Credible fear is a screening process to determine whether the alien may have an asylum claim, and the standard for credible fear is consequently low: “a significant possibility, taking into account the credibility of the statements made by the alien in support of the alien's claim and such other facts as are known to the officer, that the alien could establish eligibility for asylum”.

If the alien receives a “positive credible fear” determination from the asylum officer (and because the standard is low, 81 percent of all aliens who claimed credible fear between FY 2008 and FY 2019 received such a determination from asylum officers), as with “regular removal”, the alien is placed into proceedings, at which time he or she can apply for asylum.

Under section 235(b) of the INA as written, however, there is no “Ramzi Yousef” problem, and the likelihood that an arriving alien will make a weak or bogus asylum claim is diminished because — regardless of whether an alien is in expedited or regular removal proceedings — the alien must be detained, from the moment of apprehension until the alien is granted asylum or removed.

The Morton Directive and the Surge in Credible Fear Claims. For more than a dozen years, various administrations complied with that detention mandate. That changed, however, in December 2009, when then-ICE Director John Morton directed his officers and agents to consider for parole, under section 212(d)(5)(A) of the INA, aliens who were placed into removal proceedings after receiving positive credible fear determinations.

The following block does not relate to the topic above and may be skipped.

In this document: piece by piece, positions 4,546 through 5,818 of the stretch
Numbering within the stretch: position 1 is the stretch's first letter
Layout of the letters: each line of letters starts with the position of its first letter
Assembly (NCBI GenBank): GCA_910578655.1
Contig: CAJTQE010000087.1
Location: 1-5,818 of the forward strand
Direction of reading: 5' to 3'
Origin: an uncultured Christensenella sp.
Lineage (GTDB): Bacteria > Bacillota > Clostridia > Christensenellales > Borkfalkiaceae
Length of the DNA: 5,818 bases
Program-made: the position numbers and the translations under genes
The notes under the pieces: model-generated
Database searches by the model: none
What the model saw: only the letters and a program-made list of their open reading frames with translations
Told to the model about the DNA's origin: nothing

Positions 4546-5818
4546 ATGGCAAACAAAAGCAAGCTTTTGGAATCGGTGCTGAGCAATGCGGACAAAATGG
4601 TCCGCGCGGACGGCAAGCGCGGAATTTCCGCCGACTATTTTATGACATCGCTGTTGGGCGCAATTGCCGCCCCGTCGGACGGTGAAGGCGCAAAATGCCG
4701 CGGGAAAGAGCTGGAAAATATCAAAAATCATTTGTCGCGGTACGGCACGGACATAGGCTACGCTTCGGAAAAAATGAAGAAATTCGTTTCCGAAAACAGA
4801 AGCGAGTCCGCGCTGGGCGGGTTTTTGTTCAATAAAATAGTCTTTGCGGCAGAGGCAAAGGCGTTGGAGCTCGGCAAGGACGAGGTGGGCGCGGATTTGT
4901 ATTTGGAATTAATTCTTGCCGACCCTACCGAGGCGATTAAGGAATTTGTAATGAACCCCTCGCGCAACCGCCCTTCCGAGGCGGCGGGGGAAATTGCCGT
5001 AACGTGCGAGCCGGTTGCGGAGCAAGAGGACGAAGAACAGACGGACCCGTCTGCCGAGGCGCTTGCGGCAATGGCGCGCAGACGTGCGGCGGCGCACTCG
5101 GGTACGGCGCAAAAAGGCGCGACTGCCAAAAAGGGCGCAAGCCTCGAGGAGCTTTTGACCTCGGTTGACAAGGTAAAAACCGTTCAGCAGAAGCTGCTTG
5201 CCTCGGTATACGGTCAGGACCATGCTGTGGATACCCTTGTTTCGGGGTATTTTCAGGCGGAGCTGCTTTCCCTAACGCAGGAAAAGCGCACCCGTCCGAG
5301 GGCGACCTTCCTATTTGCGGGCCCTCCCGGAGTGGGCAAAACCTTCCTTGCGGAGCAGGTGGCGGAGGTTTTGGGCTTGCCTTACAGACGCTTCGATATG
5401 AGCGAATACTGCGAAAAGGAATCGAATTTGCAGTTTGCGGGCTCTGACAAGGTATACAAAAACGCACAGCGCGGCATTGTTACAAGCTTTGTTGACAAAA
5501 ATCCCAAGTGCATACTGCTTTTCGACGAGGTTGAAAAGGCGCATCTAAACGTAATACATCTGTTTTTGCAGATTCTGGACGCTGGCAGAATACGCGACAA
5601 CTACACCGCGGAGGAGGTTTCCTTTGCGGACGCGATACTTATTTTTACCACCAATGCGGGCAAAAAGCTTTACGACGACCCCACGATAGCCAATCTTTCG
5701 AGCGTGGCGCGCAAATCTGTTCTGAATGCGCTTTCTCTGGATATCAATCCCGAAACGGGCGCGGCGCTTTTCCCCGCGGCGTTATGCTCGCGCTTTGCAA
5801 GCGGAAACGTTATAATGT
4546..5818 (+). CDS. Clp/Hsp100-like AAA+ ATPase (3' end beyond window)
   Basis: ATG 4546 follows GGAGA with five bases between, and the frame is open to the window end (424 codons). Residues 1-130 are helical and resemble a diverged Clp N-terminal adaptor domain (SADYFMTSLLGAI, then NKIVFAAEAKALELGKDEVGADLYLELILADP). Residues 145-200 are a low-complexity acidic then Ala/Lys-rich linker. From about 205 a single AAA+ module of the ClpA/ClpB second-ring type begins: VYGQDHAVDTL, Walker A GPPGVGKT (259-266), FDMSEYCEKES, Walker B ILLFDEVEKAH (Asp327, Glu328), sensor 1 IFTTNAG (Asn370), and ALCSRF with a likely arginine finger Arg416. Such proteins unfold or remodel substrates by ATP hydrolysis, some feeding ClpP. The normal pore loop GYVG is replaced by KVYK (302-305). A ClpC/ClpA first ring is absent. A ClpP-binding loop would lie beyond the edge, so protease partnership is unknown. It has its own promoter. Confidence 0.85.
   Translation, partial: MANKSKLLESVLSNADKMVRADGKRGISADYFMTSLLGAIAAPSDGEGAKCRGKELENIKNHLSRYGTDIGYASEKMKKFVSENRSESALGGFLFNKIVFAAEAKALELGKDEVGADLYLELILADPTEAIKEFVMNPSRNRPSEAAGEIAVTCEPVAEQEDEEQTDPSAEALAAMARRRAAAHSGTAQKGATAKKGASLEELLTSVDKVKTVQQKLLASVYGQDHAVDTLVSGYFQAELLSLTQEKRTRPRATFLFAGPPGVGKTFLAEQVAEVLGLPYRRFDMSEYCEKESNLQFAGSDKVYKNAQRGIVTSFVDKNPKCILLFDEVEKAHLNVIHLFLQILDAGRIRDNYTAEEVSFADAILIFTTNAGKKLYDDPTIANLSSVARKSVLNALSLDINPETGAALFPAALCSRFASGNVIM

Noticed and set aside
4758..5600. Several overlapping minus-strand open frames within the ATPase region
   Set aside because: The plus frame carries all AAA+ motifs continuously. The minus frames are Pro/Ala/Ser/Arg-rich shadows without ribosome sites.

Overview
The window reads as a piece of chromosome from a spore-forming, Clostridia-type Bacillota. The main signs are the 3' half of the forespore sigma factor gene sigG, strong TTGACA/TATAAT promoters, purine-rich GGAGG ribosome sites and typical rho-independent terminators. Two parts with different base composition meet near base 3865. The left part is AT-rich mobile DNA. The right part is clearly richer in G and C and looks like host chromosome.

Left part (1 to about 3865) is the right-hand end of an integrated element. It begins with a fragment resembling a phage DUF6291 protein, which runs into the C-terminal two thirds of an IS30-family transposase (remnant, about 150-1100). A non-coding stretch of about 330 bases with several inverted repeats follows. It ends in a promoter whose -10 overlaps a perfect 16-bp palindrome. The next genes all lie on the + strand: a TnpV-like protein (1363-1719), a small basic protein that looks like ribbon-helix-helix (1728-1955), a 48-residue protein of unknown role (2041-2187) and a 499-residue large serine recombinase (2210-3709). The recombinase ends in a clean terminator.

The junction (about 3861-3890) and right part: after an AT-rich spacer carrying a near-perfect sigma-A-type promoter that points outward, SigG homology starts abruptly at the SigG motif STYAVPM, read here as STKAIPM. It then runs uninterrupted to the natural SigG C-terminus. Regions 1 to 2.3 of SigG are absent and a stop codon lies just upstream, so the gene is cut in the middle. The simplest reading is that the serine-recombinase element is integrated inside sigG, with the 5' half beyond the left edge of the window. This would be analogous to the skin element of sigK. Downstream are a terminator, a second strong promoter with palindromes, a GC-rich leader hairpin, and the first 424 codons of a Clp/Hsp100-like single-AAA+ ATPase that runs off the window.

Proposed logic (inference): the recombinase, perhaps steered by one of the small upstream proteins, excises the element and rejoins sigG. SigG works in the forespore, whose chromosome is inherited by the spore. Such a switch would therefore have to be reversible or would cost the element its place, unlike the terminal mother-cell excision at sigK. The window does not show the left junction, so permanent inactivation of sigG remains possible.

That directive was issued despite the fact that Congress — in the same 1996 act that created expedited removal — placed restrictions on that parole authority, in response to past executive branch abuses of parole.

Prior to that 1996 amendment, section 212(d)(5)(A) of the INA allowed the then-INS to parole aliens “for emergent reasons or for reasons deemed strictly in the public interest”. As that provision was amended, however, the former INS and current DHS could parole aliens “only on a case-by-case basis for urgent humanitarian reasons or significant public benefit”.